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- PublicationTheory as Fantasy: Emotional Dimensions to Grounded TheoryIn this paper we discuss emotions and fantasies that inform and influence the project of theory building. Our argument is that theory building can be improved by engaging directly with emotions and with fantasies that are defensively and creatively generated by the researcher. Once acknowledged, these can be transformed into ideas and insights. We provide an example of the emotional dynamics surrounding a novice researcher's use of grounded theory within her doctoral research. We highlight three distinctive researcher fantasies of containment, coherence and purity associated with her experience of the method. We discuss how engagement with these fantasies deepened the researcher's analysis and thereby enhanced the process of building theory from the data. Therefore, our paper contributes to an understanding of how fantasies mobilized by such an open‐ended research method can help to refine our thinking about emerging theory.
524Scopus© Citations 10
- PublicationThat Unwanted Feeling: A Psychodynamic Study of Disappointment in OrganizationsThis paper explores the emotion of disappointment in organizations and develops a newline of theorizing inspired by psychoanalytic object-relations theory. Existing literature frames disappointment as a threat to organizational effectiveness, as both a response and an anticipation of failure and as an emotion that needs to be managed in order to prevent it from damaging organizational morale and performance. This only captures part of the complexity of disappointment and leaves unexplored its potential contribution to organizational and individual learning and even creativity. The paper develops a theoretical framework which depicts disappointment in three configurations or positions, and it establishes the potential of disappointment acting as an integrative emotion with in organizations. The framework accounts for an apparent contradiction in organizational members' experience of disappointment – that it is, at the same time, seen as 'of little concern' to individuals, and yet viewed as capable of undermining stability and destroying positive feelings. The paper shows how disappointment is connected to the dynamics of blame in organizations but, when fully appreciated, can offer a way of moving beyond these dynamics by recognizing partial failure within an organization and turning it into the basis for organizational learning.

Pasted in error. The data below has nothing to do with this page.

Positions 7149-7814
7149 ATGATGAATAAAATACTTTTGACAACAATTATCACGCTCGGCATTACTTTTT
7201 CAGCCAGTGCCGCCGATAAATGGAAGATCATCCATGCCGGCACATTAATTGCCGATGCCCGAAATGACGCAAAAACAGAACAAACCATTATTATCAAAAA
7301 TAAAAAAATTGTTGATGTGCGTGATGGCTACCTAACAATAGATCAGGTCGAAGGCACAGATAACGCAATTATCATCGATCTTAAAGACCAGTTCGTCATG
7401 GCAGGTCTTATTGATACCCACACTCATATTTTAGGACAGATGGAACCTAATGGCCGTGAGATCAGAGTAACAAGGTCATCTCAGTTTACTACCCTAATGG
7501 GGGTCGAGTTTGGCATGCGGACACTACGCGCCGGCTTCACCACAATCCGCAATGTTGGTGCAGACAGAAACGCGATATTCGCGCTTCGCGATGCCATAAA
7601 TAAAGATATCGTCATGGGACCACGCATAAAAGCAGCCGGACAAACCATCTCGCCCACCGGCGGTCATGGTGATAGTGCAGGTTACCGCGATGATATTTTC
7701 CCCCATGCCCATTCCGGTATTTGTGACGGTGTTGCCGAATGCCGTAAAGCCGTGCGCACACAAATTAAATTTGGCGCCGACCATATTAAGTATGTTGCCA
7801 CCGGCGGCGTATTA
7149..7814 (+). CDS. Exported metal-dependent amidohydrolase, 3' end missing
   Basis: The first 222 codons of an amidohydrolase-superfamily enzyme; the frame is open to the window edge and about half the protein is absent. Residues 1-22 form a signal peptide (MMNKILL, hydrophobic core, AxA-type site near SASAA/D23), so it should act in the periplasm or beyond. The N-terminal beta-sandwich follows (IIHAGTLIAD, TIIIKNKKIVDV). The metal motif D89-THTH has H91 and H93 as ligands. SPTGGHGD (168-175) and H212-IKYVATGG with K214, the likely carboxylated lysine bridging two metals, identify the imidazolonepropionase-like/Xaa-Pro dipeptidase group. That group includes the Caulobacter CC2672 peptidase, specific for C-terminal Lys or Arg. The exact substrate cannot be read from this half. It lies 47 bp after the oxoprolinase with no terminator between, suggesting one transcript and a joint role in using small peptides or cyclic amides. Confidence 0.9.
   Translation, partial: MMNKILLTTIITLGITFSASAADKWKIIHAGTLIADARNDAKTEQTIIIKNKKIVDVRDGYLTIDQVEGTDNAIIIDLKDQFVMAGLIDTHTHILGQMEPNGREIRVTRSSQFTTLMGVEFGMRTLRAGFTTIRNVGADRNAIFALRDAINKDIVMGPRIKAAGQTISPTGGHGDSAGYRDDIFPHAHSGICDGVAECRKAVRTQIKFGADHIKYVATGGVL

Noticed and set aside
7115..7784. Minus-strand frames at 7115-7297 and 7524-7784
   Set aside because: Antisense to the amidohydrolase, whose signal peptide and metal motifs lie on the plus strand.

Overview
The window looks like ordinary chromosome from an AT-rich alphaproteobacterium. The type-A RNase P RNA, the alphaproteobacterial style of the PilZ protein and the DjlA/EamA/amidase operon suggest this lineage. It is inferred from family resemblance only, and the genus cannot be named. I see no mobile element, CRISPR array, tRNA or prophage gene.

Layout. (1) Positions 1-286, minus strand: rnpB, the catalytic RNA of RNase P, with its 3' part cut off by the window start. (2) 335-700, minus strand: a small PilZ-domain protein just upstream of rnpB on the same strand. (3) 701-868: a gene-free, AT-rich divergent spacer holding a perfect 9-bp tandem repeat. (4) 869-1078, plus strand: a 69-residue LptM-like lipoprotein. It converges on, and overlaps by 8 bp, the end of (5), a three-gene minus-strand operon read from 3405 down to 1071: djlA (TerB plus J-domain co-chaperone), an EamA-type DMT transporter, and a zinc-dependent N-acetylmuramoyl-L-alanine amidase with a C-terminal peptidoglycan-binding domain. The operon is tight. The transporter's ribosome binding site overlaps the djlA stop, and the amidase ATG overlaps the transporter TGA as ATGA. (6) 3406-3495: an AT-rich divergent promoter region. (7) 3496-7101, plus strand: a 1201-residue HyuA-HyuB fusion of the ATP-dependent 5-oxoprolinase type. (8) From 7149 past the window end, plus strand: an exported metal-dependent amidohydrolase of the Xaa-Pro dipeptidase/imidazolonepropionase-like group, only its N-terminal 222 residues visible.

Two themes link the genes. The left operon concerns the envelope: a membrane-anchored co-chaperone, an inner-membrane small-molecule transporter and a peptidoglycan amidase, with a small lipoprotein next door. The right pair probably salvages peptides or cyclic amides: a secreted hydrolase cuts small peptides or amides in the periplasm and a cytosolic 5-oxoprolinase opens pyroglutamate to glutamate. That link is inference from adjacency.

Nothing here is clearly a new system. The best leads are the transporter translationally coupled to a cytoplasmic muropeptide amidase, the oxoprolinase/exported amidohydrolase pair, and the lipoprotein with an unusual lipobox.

852Scopus© Citations 36